Divers are preparing to recover four bodies from Þingvallavatn, Southwest Iceland, after their plane crashed in the lake last Thursday. Each diver may only make one attempt per day, and will only have 20 minutes underwater to recover the bodies, which lie at a depth of 37 metres [121 feet] and deeper. While recovering the bodies is a priority, authorities state that recovering the aircraft from the bottom of the lake is also crucial to the investigation of the crash.
The Cessna 172N plane went missing last Thursday after setting off on a two-hour sightseeing trip. The pilot, Icelander Haraldur Diego, was accompanied by three passengers from the US, Netherlands, and Belgium who have been named as John Neuman, 22; Tim Alings, 27; and Nicola Bellavia, 32. Around 1,000 took part in a search and rescue mission, eventually locating the plane and bodies in Þingvallavatn lake.
Recovery mission could begin tomorrow
Search and rescue crews at Þingvallavatn have prioritised recovering the bodies from the lake, but their efforts have been delayed by unfavourable weather conditions. Chief Superintendent of South Iceland Police Oddur Árnason stated that preparations for the mission are going well, and it could begin tomorrow, if conditions allow. Ensuring the divers’ safety is key: each one may not be in the water for longer than 20 minutes and may only take one dive per day. Due to this time constrain, the divers only have six minutes to do their work once they reach the bodies and are preparing by practising each movement thoroughly.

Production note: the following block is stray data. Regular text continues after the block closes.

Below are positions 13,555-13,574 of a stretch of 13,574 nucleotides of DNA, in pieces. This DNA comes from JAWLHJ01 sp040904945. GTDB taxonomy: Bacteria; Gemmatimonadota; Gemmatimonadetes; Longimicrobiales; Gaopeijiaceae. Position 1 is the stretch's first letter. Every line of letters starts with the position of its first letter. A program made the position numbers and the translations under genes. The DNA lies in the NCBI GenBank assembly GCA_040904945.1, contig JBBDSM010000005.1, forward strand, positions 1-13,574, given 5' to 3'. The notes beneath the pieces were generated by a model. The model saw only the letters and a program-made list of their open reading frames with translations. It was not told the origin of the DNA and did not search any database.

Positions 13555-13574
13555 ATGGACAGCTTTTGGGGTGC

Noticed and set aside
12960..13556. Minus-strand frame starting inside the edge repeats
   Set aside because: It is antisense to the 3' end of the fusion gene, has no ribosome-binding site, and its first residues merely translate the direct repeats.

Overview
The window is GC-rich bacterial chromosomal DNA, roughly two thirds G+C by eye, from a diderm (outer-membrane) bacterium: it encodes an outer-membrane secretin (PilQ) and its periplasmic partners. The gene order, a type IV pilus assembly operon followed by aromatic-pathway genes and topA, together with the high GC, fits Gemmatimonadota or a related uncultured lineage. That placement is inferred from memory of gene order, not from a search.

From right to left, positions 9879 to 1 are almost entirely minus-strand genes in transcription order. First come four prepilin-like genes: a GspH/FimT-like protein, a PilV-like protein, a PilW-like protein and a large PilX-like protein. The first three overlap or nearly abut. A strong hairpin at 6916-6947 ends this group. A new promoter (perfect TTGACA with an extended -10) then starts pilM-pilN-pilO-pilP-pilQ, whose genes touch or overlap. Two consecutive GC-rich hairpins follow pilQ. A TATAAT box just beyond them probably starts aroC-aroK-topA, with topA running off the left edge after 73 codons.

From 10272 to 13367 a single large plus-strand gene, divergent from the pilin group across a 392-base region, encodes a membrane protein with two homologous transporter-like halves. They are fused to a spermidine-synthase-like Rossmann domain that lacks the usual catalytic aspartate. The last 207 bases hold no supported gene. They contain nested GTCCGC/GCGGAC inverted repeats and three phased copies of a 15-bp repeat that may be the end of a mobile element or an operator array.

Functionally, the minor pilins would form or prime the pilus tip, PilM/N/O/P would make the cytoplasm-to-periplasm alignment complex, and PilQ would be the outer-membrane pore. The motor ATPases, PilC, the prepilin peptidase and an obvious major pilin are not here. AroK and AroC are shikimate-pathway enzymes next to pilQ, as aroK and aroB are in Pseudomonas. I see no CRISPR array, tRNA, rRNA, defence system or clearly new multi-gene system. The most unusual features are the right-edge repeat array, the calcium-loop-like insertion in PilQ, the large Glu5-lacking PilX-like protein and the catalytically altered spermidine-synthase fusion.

Aircraft recovery key to investigation
Ragnar Guðmundsson, investigator at the Icelandic Transport Authority, stated recovering the aircraft would be crucial for the investigation of the crash. The plane is located at a depth of 50 metres [164 feet] and appears to be in good shape. The investigation committee would like to find out the amount of fuel on the plane, but the longer it remains underwater, the more likely it is that such evidence will be compromised. So far, investigators have been relying on photographs of the plane taken by unmanned submarines.
There is no so-called “black box” on the plane, a device that records data on an aircraft, such as flight speed, elevation, and sound. Such boxes are not standard equipment on the Cessna 172N model.